Saturday, March 8, 2008
On Abraham Lincoln's birthday we crossed the border at Reynosa and McAllen, and after a week in Texas, we passed over into New Mexico and reentered the United States. During all of this time we have been traveling through border country known as "the frontera," a land more Hispanic and Indian than Anglo. It is wonderful country, for its natural beauty as well for its cultural mix and man-made wonders. We can't deny the pleasure of smooth highways and super clean, well stocked (with soap and toilet paper) bathrooms. Not that these things don't exist in Mexico. We are finding them more and more often, especially in the newer Pemex gasoline stations: but you can't count on them. When we pull into a park or campground in Mexico, Angie designates herself as "the bathroom patrol," taking it upon herself to make sure that the facilities are adequately clean and functional.
Today we are poised on the brink of a defunct open pit copper mine in Bisbee, Arizona. You can't believe the impact that seeing this for the first time has on you. It's a mix of the kind of awe one has upon first viewing the Grand Canyon (or the Barrancas de Cobre or Chiricahua Nat'l Monument--see below), and the horror of witnessing the destruction we have wreaked on the environment, all the while knowing that it is our need for and dependence on the earth's resources that has caused this destruction. Bisbee itself is a fascinating town full of artists, colorful people and colorful buildings. We met Allberto Lucero, who calls himself a llanero, part hispanic and part indio, in a parking lot where he was working as an attendant. In his lifetime he has been a soldier (a Viet Nam vet) cowboy, actor, story teller and now author of a book of stories his greargrandmother, who lived to be 102, told him.
We missed a bit of border country drama this morning. On the highway below where we are camped, a white car forced a van off the road. Soon the van was hemmed in by white and green SUV's, the vehicle used by the border patrol, and there were a dozen or so Mexicans sitting along the edge of the road, waiting to be hauled away--victims of a failed attempt to reach the promised land (or as Willie Nelson sings, "the broken promise land.")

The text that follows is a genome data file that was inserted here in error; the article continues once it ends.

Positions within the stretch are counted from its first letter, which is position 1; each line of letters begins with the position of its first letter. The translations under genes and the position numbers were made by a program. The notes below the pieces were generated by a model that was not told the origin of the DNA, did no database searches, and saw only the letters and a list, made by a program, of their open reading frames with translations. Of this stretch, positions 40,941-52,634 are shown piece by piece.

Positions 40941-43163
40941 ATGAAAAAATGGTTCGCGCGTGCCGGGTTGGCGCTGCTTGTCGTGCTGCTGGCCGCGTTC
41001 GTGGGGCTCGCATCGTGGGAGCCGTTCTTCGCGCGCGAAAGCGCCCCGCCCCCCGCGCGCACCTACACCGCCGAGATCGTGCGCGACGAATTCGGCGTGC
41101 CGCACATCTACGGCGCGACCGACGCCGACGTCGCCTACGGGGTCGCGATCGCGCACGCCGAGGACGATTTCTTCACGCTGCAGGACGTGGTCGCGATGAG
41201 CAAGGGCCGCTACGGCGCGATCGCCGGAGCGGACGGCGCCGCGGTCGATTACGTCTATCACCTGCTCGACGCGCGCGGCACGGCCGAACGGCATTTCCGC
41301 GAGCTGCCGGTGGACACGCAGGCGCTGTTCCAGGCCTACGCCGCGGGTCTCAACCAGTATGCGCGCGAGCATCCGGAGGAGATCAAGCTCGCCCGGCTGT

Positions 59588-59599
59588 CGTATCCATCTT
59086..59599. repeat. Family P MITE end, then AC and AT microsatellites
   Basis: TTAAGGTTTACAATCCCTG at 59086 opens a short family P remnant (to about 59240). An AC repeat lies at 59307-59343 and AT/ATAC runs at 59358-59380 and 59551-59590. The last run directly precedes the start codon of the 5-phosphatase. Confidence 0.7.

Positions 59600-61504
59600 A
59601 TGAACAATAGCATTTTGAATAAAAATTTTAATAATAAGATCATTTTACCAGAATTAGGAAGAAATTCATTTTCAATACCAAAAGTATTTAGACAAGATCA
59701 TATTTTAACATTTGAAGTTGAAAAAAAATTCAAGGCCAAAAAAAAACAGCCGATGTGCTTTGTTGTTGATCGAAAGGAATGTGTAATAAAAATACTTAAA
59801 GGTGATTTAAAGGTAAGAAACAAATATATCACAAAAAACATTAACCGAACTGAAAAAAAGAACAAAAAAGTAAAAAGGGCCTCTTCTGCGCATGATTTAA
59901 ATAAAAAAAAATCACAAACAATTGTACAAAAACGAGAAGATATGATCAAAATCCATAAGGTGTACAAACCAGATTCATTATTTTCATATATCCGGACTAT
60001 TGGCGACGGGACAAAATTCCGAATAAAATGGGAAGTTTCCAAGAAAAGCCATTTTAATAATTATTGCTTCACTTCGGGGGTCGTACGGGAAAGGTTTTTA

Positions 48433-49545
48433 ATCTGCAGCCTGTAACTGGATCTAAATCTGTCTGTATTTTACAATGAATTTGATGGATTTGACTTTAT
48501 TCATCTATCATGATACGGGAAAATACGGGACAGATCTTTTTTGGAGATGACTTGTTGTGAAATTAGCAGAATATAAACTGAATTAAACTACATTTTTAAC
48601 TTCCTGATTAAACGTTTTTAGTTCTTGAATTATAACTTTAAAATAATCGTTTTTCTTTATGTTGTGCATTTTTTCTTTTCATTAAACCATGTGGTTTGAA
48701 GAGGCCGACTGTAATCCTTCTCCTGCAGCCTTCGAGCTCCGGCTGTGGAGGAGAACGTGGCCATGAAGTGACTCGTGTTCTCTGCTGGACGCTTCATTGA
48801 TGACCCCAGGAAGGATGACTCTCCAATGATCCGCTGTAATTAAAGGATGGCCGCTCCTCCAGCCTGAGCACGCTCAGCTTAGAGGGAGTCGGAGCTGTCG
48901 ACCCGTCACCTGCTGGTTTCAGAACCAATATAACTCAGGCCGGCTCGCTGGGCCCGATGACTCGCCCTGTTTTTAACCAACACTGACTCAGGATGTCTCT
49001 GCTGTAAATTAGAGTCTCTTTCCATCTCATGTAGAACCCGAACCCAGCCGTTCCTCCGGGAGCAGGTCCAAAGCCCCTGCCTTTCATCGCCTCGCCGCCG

One of our favorite spots here was the town of Truth or Consequences, just because it is so quirky. T or C is little more than a village with two main streets, actually one making a loop, about six blocks long. It was originally called Geronimo Springs but changed its name to satisfy the producder of a radio quiz show about 58 years ago. Well, you'd think a in a town named after a quiz show people would have some answers, but when we asked directions (trying to find an artists' party we had heard about), nobody seemed to know the names of the streets or the location of one of the biggest and most colorful (purple) buildings in town. We found the party, the annual meeting of the local artists' association, and met a lot of interesting people. We concluded that there are two kinds of people--poles apart--in T or C: artists, intellectuals, and bohemian types on one hand, and on the other, people who had just filtered down out of the mountains where they's been holed up for about a hundred years. We camped in a low end trailer park (Angie vetoes the term tr***** tr***) for $16, which included a soak in the naturral hot springs baths and enjoyed it so much that we stayed a second night. But this time, because the winds were so strong that we were afraid to put the top up on La Gitana, we stayed in the Charles Motel and Spa, which also included hot tubs, all for $37.
We could easily spend months exploring the natural wonders of this little section of New Mexico and Arizona, weeks on any one of them. Maybe the most astounding to us were the rock formations and grottoes of Chiricahua National Monument, partly because in this little chain of mountains between two deserts they were so unexpected. We hiked until we were exhausted, shooting endlessly, knowing that in no photo would we be able to capture the impression this rugged and beautiful land was having on us.
After seeing Patagonia and Arivaca, we plan to check out two of the other wonders of this part of the world, Las Vegas and the Grand Canyon, before heading for Ann Arbor. Hope you are all well and those of you in the northland have been able to dig out from under the latest snowfall.
Love from the Fotogypsies
Oh, the picture at the top? A castoff mannequin from the Queen Copper Mine tour.
The Fotogypsies in Oaxaca